YEAR-ENDER: Red Sox high note, doping bust a low for MLB in 2013
NEW YORK - Major League Baseball hit a high note with Boston's feel-good run from worst to first in a roller-coaster 2013 season that was brought low by the sport's biggest doping bust.
[Related: Boston Red Sox win World Series with Game 6 victory vs Cardinals]
The Red Sox bonded with their city under a rallying cry of 'Boston Strong' following the deadly bombings at the Boston Marathon and soared from last in the American League East in 2012 to World Series champions, riding the red-hot bat of slugger David "Big Papi" Ortiz.
Ortiz batted an amazing .688 with a pair of homers and six runs batted in to claim the Series' Most Valuable Player honors after a six-game triumph over the St. Louis Cardinals.
Contrasting with the elation in Beantown, where Fenway fans celebrated a Fall Classic clinching on the home field for the first time in 95 years, was the deflating downer of 14 players suspended by Major League Baseball for violating doping rules.
[Related: Former MVP Braun banned rest of season for doping]
Former National League MVP Ryan Braun was banned 65 games, while Nelson Cruz and Jhonny Peralta - key players on American League playoff teams - were among a dozen who accepted 50-game suspensions handed down by Commissioner Bud Selig.
[Related: A-Rod suspended through '14; 12 receive 50-game bans]
Alex Rodriguez, the biggest catch of MLB's probe into the now-shut Florida anti-aging clinic Biogenesis that dispensed performance-enhancing drugs, was hammered with a 211-game ban for the rest of 2013 and the entire 2014 season.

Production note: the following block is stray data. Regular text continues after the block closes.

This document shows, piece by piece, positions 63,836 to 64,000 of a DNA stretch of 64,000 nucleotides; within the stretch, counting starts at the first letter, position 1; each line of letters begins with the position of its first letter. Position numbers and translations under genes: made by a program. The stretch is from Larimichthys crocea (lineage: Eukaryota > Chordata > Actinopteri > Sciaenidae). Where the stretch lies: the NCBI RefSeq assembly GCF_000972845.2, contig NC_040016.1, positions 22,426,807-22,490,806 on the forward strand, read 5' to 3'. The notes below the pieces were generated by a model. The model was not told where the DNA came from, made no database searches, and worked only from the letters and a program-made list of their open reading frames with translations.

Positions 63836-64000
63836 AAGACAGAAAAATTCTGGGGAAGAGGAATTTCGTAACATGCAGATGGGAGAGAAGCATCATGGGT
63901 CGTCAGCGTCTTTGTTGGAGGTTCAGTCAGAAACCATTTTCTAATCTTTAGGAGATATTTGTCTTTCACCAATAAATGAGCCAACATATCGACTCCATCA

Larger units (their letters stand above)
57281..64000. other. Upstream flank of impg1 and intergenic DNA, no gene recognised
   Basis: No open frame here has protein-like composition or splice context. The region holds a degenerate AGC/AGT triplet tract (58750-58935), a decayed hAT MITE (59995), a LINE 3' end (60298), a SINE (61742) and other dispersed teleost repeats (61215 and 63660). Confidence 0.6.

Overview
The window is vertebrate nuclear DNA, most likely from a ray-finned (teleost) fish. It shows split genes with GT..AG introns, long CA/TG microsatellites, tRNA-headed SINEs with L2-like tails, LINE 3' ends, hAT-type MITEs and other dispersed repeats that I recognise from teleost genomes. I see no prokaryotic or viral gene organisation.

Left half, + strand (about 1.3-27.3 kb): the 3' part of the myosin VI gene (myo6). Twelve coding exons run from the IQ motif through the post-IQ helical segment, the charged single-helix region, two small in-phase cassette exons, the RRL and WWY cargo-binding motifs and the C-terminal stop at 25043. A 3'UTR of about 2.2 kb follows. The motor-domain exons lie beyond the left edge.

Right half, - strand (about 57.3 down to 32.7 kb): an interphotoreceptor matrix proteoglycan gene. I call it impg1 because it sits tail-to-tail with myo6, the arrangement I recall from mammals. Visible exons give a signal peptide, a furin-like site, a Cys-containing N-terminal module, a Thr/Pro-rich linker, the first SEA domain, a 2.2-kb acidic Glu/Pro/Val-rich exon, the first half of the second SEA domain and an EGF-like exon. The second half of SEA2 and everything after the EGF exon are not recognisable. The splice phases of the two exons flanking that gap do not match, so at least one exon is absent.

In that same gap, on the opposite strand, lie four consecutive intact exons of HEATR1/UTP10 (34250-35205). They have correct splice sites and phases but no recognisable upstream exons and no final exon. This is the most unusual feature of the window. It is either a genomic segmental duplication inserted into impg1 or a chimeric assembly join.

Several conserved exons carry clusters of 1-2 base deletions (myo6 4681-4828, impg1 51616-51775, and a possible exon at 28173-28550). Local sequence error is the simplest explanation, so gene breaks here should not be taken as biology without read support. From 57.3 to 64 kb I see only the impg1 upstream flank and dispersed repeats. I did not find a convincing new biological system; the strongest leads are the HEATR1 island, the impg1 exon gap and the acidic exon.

The Yankees third baseman and baseball's highest-paid player, however, returned to the field while challenging the stiff punishment that MLB said was tied to his efforts to obstruct the investigation.
Rodriguez's contributions on the field did not save the Yankees from missing the playoffs for the second time in 19 years.
The case still hovers over the game and awaits a ruling by baseball's arbitrator, with Rodriguez threatening court action pending the arbitrator's verdict.
On the diamond, the Red Sox sparkled with a retooled roster that relied as much on character as skills.
After trading off some of their highest-paid players, the Olde Towne team prospered by adding less heralded replacements including Mike Napoli, Shane Victorino and Jonny Gomes, who began a beard-growing craze on the new-look squad.
Resurgences by Jon Lester and Clay Buchholz improved the starting rotation and another newcomer, Japan's Koji Uehara, rose to the rescue after a string of injuries to their closers and was nearly un-hittable at the back end of the bullpen.
Boston prevailed over the National League champion Cardinals, who returned to the World Series in their second season after losing premier slugger Albert Pujols to free agency.
St. Louis rode the arms of a slew of hard-throwing young pitchers, including closer Trevor Rosenthal and blossoming starter Michael Wacha, who was selected with the draft pick the Cards received as compensation for losing Pujols.
Wacha was a late-season revelation. After coming within one out of a no-hitter in his final start of the regular season, he took a no-hitter into the eighth inning of a must-win Division Series Game Four against Pittsburgh and won both his starts against the Dodgers in the NL Championship Series.